Sports nutrition on the cheap

This post is not about dirtbagging per se, but the question of how to eat cheaply and effectively during exercise may be of interest to the same group of people.

While running or hiking, the average person consumes about 1 kcal/kg/km (0.73 kcal/lb/mi), or about 100 kcal per mile, in addition to his or her base metabolic rate (generally ~2000 kcal/day). In addition to energy, exercise also requires small amounts of electrolytes like sodium, calcium, and magnesium, but these are easy to get from salt tablets or salty energy drinks — energy is the key.

This energy can come from one of three sources: (1) liver and muscle glycogen, (2) fat metabolism, and (3) carbohydrate metabolism. First, the typical athlete can store 2000 to 2500 kcal of glycogen, enough for about 20 miles, and metabolize it as quickly as necessary. Glycogen stores are replenished most effectively by eating a carbohydrate-rich meal within an hour exercising. Second, the average athlete can metabolize body fat at roughly 300 kcal/hr, and has an essentially unlimited supply — at 3500 kcal/lb, even an elite runner with 5 percent body fat has enough fat to last well over 100 miles. Finally, one can metabolize about 300 kcal/hr of sugars when ingesting a suitable mixture of simple carbohydrates. Protein and fat metabolism are not a significant factor during exercise.

Given these requirements, what can we say about effective eating at various distances and intensities?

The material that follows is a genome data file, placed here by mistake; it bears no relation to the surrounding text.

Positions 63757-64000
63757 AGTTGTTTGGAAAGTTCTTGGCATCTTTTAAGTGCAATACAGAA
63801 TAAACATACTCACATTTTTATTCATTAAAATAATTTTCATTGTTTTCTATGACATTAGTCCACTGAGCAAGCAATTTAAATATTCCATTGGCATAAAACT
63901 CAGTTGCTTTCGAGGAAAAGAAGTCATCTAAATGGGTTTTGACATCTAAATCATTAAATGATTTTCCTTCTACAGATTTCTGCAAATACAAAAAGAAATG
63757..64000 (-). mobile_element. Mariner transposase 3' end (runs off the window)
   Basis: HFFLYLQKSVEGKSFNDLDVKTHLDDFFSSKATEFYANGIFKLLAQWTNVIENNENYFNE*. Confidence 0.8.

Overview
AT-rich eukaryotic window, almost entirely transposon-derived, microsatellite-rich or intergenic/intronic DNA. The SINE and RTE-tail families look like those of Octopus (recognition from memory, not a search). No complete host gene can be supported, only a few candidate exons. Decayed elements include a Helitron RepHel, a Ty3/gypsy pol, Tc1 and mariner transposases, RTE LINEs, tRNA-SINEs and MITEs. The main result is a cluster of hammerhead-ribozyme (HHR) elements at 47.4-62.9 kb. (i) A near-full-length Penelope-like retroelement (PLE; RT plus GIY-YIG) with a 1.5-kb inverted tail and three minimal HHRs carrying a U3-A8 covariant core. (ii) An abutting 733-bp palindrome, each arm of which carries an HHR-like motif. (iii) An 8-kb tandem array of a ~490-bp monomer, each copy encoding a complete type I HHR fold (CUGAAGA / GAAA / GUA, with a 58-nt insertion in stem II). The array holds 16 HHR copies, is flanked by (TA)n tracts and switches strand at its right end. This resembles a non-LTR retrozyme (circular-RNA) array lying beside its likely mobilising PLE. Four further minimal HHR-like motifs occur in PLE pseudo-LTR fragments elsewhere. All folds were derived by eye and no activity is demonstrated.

High-intensity running

While running at marathon pace or faster, glycogen will be the main energy source — you can’t get energy fast enough from sugar and body fat. Some sugar and fat metabolism is necessary in a marathon, but it’s tough to digest food while running at race pace. So while they are expensive (100 kcal/$), energy drinks and gels are the way to go. They should be consumed in small, frequent doses to avoid overwhelming the digestive system.

Low-intensity running

At ultra-marathon pace (6 MPH), it becomes both possible and necessary to keep up with one’s energy needs without significant glycogen metabolism. The key is to eat roughly 300 kcal/hr of sugars, again in small doses to avoid creating a big lump of undigested food in your stomach. At this intensity it is possible to digest more normal food, which saves a lot of money. My favorite food for this purpose is pop-tarts (1000 kcal/$, 3.8 kcal/g), because they are cheap, light, and contain a variety of sugars. They’re much better than fancy energy bars (250 kcal/$, 3.4 kcal/g). Eating one tart every 40-45 minutes provides enough energy without being overwhelming. Pop-tarts are low on electrolytes, though, so you should supplement them with something.

Granola bars are somewhat higher fat, but also fairly cheap (600 kcal/$) and sugary enough. Trail mix usually has higher energy density, but most trail mix has nearly 50% of its calories from fat, so it’s useless at this pace.

Hiking

I don’t have much personal experience here, but have read about and talked with through-hikers. On a longer, multi-day hike (3 MPH) one has more options. A typical Pacific Crest Trail (PCT) through-hiker may plan to pack 4000 kcal/day. Since minimizing pack weight is key and resupplies can waste a whole day, energy density is crucial. Since fats have the highest energy density (9 kcal/g), PCT hikers often carry olive oil (8.9 kcal/g), peanut butter (5.9 kcal/g), and other high-fat foods, along with a dried carbohydrate like couscous or oats (3.9 kcal/g). This makes it possible to survive on less than 2 lbs/day.

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